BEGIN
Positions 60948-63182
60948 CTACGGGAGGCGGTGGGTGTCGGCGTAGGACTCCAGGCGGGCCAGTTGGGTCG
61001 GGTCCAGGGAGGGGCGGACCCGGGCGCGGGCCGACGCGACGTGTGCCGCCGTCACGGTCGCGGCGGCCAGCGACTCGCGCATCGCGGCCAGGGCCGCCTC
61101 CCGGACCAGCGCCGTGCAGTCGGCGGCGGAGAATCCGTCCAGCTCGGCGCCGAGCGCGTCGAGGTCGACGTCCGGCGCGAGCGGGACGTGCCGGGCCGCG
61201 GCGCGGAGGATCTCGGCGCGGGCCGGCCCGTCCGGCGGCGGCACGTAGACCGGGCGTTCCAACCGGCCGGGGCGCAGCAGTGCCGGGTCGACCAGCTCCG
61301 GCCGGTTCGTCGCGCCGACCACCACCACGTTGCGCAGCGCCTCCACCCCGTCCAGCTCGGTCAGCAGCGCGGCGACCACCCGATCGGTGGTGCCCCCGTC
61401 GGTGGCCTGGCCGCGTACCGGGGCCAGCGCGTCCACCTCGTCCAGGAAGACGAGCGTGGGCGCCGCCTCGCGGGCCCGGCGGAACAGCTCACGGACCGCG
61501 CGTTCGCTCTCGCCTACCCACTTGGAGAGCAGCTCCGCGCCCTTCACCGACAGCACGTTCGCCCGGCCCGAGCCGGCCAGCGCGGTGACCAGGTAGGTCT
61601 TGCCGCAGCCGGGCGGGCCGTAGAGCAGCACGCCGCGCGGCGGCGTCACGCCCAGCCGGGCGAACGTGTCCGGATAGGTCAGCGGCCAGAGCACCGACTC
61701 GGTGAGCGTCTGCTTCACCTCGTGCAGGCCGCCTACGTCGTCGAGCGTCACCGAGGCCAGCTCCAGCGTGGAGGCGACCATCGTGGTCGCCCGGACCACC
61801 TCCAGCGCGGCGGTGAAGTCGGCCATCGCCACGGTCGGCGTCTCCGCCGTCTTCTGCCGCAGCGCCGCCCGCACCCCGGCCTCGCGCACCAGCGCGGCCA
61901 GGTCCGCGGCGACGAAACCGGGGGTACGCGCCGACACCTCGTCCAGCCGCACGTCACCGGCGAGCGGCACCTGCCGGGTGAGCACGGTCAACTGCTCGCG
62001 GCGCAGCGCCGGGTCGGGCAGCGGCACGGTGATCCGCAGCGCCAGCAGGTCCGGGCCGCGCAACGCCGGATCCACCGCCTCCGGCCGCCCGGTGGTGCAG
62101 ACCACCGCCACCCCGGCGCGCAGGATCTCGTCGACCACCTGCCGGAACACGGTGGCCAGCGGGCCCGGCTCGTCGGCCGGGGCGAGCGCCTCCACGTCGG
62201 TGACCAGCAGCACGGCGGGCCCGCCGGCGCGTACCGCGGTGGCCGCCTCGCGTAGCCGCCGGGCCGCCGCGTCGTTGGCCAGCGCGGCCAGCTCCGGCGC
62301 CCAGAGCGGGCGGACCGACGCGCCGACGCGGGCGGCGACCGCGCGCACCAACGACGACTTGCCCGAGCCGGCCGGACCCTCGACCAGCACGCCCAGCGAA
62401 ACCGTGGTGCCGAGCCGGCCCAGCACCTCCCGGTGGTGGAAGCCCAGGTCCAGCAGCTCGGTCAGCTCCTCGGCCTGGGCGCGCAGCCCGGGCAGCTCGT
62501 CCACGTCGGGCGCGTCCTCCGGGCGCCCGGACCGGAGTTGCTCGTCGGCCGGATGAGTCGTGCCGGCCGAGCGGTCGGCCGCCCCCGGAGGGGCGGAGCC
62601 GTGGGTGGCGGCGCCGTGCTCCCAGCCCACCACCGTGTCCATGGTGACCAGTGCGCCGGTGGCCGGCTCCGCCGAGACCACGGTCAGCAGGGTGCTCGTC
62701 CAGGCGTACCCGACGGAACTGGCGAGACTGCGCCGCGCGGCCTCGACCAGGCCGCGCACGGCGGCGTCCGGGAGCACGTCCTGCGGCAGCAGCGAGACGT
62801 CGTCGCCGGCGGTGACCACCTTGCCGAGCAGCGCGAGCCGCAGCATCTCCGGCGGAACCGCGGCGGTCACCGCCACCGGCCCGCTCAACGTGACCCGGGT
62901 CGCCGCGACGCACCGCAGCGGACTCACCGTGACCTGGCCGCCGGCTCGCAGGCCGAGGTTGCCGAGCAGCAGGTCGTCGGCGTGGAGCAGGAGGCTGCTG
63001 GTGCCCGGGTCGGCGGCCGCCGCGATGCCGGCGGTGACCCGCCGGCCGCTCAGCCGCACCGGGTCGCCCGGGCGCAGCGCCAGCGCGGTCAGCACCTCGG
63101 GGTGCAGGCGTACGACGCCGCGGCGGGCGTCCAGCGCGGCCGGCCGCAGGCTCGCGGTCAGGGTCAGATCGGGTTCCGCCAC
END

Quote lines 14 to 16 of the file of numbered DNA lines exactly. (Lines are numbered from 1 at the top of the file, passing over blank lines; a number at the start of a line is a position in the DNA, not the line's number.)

62101 ACCACCGCCACCCCGGCGCGCAGGATCTCGTCGACCACCTGCCGGAACACGGTGGCCAGCGGGCCCGGCTCGTCGGCCGGGGCGAGCGCCTCCACGTCGG
62201 TGACCAGCAGCACGGCGGGCCCGCCGGCGCGTACCGCGGTGGCCGCCTCGCGTAGCCGCCGGGCCGCCGCGTCGTTGGCCAGCGCGGCCAGCTCCGGCGC
62301 CCAGAGCGGGCGGACCGACGCGCCGACGCGGGCGGCGACCGCGCGCACCAACGACGACTTGCCCGAGCCGGCCGGACCCTCGACCAGCACGCCCAGCGAA